8. I think what is happening with the warok-gemblakan tradition these days, and what has been happening to traditional institutions throughout Indonesia, say, since the turn of this century, is that these traditions are now facing encroachment by modern western, pan Indonesian conceptions of morality and all that goes with them. What for a long time was considered acceptable, in fact institutionalised, in Ponorogo is now facing a kind of morality that only accepts, for example, sexuality within marriage, only with one spouse, with children - but two only. This makes it difficult for people in Ponorogo. On the one hand, they want to be proud of their tradition - they want to show Reyog, but at the same time within the Reyog tradition and behind the Reyog tradition there is something that is a bit shameful for them. This is true of other traditions, all over Indonesia actually. If we read the writings of people earlier this century, we find the same kind of overtones, where Dutch educated Indonesian intellectuals are rather ashamed of the past which they consider to be decadent and not in accordance with modern times.
  9. In Indonesian society you will find different traditions of alternative sexualities including homosexuality - warok-gemblakan is one. It is interesting to note there is a double standard in place. Amongst ourselves, we know that there are people who have sex with each other, in mosques for example, in West Sumatra or in the warok gemblakan tradition for that matter. This is something that most Indonesians are not proud of and they are rather disturbed when anthropologists or Indonesianists, bring this up.
  10. There are also the modern homosexual communities of the urban centres. With these communities, most Indonesians will say 'Oh, they are decadent, they are mentally disturbed, ... it's a sin.' But the behavioural reaction would be one of a lot of tolerance - as long as it is not in their own family. Once it is other people's families, a performer, even the village dancer, they don't care. As long as it is not in their own family. Even when it is within the family, once they find out.... the reaction gets less and less strong over time.
  11. It is probably useful to bring in here the fact that the cross dressing waria, the banci are socially more acceptable. I think this is because most Indonesians think that they are asexual, and not a threat to the patriarchy of Indonesian society, whereas homosexual men and lesbian women are seen more as a threat in that sense. But the reaction is different from the West. There is no queer bashing at all in Indonesia.
  12. We in the gay movement have used the Ponorogo example to justify the fact that there is a need for an Indonesian gay movement. There is a need for modern day Indonesian homosexuals to learn from the past and at the same time to live in the present. Of course we have had resistance from other quarters, from people who disagree with us, but the point is that the warok-gemblakan tradition was there and is still there in part, although it is changing. Our point of view is quite simple.... The accusation from people who are against the gay movement in Indonesia and who say that this is something that we have imported from the West is actually not true. We have had traditions in the past like the warok-gemblakan relationship, the warokan, the ondolan.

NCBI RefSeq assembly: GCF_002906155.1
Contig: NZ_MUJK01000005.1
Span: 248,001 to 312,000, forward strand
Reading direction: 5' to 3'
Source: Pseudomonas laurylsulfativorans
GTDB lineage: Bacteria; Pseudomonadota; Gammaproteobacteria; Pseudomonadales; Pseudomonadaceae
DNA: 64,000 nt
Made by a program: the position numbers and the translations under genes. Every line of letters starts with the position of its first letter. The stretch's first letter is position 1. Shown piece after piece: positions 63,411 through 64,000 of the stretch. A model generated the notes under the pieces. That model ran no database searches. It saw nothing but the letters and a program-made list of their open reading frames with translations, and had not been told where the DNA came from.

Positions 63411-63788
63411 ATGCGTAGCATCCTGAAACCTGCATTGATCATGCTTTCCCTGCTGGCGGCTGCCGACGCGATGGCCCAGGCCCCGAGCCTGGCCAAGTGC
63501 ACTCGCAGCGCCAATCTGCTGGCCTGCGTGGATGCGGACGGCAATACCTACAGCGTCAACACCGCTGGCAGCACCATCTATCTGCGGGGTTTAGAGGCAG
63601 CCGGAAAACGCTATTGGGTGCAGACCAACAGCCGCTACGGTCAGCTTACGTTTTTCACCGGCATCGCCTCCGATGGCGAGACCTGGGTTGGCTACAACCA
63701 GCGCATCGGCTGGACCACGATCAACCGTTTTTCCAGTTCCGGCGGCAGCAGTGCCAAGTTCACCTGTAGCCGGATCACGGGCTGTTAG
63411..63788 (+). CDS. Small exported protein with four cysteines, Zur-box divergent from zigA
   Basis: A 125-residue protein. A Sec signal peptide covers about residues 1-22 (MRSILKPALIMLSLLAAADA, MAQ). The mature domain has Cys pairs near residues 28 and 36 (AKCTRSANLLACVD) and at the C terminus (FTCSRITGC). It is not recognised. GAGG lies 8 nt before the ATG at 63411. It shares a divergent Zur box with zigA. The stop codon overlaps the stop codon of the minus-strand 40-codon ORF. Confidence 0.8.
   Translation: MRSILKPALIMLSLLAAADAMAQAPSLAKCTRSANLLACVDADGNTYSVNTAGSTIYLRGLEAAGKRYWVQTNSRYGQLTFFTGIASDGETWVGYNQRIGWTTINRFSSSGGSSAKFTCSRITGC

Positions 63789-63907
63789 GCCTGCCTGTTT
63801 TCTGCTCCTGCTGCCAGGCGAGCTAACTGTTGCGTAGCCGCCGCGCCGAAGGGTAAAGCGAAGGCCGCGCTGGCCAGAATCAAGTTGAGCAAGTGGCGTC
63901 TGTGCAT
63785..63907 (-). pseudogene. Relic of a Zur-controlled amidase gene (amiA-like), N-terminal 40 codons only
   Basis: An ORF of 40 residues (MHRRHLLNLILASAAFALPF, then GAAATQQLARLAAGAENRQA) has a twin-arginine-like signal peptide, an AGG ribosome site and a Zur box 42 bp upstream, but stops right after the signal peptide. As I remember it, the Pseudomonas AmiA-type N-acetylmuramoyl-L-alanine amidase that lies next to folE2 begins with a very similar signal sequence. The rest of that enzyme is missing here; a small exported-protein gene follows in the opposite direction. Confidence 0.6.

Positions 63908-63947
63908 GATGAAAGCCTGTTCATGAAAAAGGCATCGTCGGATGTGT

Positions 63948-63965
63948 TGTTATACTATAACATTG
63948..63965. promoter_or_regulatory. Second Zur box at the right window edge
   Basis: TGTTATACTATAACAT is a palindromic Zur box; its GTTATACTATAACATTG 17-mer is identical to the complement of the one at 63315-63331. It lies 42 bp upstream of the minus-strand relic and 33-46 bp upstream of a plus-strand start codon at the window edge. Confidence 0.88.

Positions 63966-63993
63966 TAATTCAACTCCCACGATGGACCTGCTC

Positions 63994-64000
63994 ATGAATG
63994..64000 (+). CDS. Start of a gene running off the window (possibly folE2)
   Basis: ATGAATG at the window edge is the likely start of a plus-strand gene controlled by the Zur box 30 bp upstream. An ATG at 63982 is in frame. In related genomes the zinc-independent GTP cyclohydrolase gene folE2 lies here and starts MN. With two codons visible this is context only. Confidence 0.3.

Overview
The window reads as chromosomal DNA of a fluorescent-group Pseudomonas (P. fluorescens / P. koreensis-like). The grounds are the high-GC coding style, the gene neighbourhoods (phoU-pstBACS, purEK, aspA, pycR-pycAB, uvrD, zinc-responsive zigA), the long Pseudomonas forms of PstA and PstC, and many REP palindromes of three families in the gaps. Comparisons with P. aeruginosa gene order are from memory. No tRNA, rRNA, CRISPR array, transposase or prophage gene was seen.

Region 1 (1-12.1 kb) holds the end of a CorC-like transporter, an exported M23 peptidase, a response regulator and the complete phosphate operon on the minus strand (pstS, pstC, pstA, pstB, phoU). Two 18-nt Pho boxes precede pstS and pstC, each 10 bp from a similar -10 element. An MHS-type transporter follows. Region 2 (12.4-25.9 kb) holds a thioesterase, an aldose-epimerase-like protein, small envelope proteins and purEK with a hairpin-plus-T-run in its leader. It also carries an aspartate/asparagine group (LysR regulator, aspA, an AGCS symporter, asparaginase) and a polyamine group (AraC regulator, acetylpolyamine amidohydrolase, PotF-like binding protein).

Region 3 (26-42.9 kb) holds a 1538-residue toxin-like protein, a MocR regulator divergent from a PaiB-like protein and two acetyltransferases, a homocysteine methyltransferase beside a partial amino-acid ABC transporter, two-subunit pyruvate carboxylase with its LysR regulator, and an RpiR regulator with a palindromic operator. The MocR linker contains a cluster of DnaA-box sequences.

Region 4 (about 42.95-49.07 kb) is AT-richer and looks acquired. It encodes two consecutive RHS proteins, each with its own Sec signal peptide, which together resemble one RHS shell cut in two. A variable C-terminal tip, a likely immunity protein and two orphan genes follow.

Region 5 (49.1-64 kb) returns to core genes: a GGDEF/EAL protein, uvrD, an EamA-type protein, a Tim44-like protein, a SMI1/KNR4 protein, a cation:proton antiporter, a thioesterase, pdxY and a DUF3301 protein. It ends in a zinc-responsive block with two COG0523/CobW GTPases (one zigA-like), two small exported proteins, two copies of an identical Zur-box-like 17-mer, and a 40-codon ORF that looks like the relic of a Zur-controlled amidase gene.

13. Historically, these are quite complex relationships but obviously in the urban setting we can't simply go back to these traditions, or construct our sexuality upon them. This is something which is being explored right now in different Asian countries. India is doing it. The Philippines is doing it, Thailand in a way is doing it also. We are all looking at the past where the homosexual lifestyle, the homosexual way of life was incorporated into the culture. Our task now is a kind of rediscovery, or retaking what was ours before the encroachment of modern morality.
  14. Another issue that is important now for these traditional modes of sexual expression is the question of AIDS. We in Surabaya would like very soon to start working in the Ponorogo area because we know from our outreach workers that there are cases of other sexually transmitted diseases among the warok-gemblakan population. This means that if we don't take preventive action soon the whole culture might be wiped out, which is already happening in Africa for example. This is our trajectory for the future.
  15. Within the gay movement, we are hoping that these people can still lead their way of life without interference from the outside world - if they want to do that. This actually came up in a gay caucus in New Delhi, at the last AIDS conference of the Asia Pacific where people in the Philippines, in India, including some Aborigines from Australia also, were talking about how these alternative sexualities should be given their rights.
  16. We have to remember that in all this discourse, the waroks are central to Ponorogo culture. What modern day writers and journalists sometimes try to portray is that the warok-gemblakan institution is marginal to Ponorogo. I would disagree strongly with that. What I see is that Ponorogo is warok, Ponorogo is Reyog and Ponorogo without warok is unthinkable. This is important if we look into other Indonesian cultures, or even cultures in South and South East Asia in general. What we see is that people of alternative sexualities, be they men who have sex with men, be they men or women who cross dress, or eunuchs, are actually preservers of culture. We have traditions in south Sulawesi, for example of the bissu, where the regalia of the court, and all court rituals have to be presided over by a bissu, who is a man, or a woman, who cross dresses, and who also only has sex with the same gender. These are people who are not a part of the so-called modern world, in the sense that their discourse is different - but we feel that we should at least have a dialogue with them, approach them, see what they want, ... if they want to preserve their way of life we should empower them and I think that is the bottom line.
  17. What is interesting is an idea that has been thrown around by a colleague of mine in the Philippines who said that in the olden days, people of alternative sexualities tended to be the healers of their society - like the bissu, like the medium priests in Dyak cultures, in Borneo. And in a way, it is interesting as we discover our past to portray ourselves - the modern day lesbians and gay men, and people of alternative sexuality - as people who are helping society cope with AIDS. This is definitely true in the West, it is true in Malaysia, it is true here in Indonesia, and in the Philippines and apparently also in India. Perhaps this is the beginning of the discovery of the Asian past as well as the realisation that we can live comfortably with people with alternative sexualities.


This paper was originally published in Intersections: Gender, History and Culture in the Asian Context, with the assistance of Murdoch University.